Thanks bartender, may I have another?

john chismar bartender tin toy

I enjoy browsing estate sales every now and then. A few weeks ago the sale of a local artist’s estate caught my attention. I picked through the rubble during the last hours of the last day seeking bargains. I filled a shopping bag with some hand tools, brass cabinet hardware and a disheveled tin bartender for under fifteen bucks. The major winter storm this past weekend provided a perfect time to stay inside and play with my new toy!

john chismar bartender tin toyNot surprisingly, activating the power switch on the base did nothing. Examining the bottom of the toy for a battery compartment I found a printed disclaimer cautioning, “If the bartender ceases to emit smoke, it means that the batteries are weak.” Wait, the toy is incorrectly functioning if it isn’t emitting smoke? Awesome! It was evident the batteries were bad when the compartment was opened. I put on a dust mask, pulled out the old corroded batteries with needle-nose pliers and carefully vacuumed up the remains. Then the clothes, torso and head parts were removed systematically.

I snipped the power chord near the battery compartment and connected it to 3 volts supplied from my variable voltage ac to dc transformer. Before turning the power on I set the video recorder on a tripod. I wasn’t expecting much to happen, but to my surprise the robot bartender came to life!

Everything worked as it should! Without his jacket, however, there was nothing restricting the motion of his drink shaking arm. When he the shaking action initiated the arm would flip completely backwards, my fingers are preventing the flip in the video. Excited and inspired I loosely wrapped a wire tie around his arm to restrict the motion. Doing this was a mistake, however I’m not sure why. The bartenders sequence of actions became sporadic and stuck.

john chismar bartender tin toyCuriosity got the best of me and I disassembled the gearbox beyond repair. I come across these bartenders at flea markets and estate sales every once in a while. I never knew how delighted I’d be watching the display in person. I regret busting this one and when I find another for under ten bucks I’ll try again.

2016 begins with Many Beautiful Things many beautiful things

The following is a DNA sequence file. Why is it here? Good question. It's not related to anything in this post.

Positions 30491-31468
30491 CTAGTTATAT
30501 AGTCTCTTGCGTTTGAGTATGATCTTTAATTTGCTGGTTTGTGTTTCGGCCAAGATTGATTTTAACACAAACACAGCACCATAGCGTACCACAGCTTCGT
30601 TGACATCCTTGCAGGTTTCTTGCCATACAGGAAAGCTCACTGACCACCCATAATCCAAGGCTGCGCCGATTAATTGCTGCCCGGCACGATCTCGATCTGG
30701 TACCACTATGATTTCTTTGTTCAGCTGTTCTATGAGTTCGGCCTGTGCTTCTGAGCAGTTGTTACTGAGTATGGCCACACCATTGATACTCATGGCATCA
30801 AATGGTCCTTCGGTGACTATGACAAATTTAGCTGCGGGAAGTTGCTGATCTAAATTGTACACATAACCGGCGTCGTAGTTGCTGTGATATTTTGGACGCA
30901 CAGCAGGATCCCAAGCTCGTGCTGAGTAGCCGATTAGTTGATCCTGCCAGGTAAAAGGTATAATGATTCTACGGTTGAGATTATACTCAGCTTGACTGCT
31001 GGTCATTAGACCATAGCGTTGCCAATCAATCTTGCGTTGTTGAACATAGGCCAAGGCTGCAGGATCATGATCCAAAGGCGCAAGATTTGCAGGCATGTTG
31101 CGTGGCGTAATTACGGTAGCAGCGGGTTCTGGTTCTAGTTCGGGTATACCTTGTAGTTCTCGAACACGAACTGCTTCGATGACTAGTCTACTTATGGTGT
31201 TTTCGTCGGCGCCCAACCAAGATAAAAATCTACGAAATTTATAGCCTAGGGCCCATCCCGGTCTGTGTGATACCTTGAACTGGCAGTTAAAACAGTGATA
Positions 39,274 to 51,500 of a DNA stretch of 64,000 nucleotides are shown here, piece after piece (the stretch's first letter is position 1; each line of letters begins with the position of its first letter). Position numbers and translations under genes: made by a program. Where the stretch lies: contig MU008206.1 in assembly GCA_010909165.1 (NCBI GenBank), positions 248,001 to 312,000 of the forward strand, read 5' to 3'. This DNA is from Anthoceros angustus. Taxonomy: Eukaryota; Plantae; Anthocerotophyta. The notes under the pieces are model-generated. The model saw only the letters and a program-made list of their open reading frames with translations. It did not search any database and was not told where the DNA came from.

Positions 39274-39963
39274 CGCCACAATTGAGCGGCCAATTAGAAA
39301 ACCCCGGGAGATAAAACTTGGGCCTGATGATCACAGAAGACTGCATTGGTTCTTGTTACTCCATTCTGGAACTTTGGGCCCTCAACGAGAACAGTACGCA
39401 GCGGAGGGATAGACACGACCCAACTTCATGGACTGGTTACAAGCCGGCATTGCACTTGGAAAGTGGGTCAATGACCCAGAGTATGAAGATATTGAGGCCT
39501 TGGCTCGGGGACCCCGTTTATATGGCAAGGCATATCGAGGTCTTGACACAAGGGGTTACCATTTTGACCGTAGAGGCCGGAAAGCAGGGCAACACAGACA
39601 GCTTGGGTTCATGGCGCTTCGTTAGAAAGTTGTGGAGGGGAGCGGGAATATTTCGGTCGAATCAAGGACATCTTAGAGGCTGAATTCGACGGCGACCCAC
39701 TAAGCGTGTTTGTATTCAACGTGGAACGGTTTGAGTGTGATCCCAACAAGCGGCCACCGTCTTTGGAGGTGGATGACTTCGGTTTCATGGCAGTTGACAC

2016 is off to a fantastic start! Amy and I celebrated New Years Eve with good friends, great food and awesome intoxicating concoctions at the Orange Squirrel. New Years Day provided an opportunity to rest and work on a few home improvement odds and ends. Also, we had the privilege of sharing brunch with superstar woodworker Jeffry Lohr and his wife Linda at their home studio. Brunch was especially cool because we shared the occasion sitting around Jeff’s gigantic live edge Frontier table. It was pleasurable to have the chance to converse, play with Jeff’s handmade yip sticks and watch our pets aggravate each other.

Amy and I wrapped up the awesome holiday weekend by attending the U.S. premier of the documentary Many Beautiful Things at Fitzgerald’s 1928. The documentary is about actor Vincent Schiavelli and the years lived in Sicily before his death.  Chef Francesco Palmieri prepared a delicious meal inspired by Schiavelli’s recipe books. Plenty of wine and specialty drinks rounded out the experience nicely. When the documentary concluded I had the opportunity to speak with director Aurelio Gambadoro, visiting from Sicily, and shake his hand.

And last but not least I decided to kick of 2016 by combining with my blog into one seamless experience. Please be patient with me as I tweak setting and continue to migrate all the pieces together. Hopefully in a few weeks everything will meet my satisfaction. My sights are aimed high for 2016 for family, friends and fun.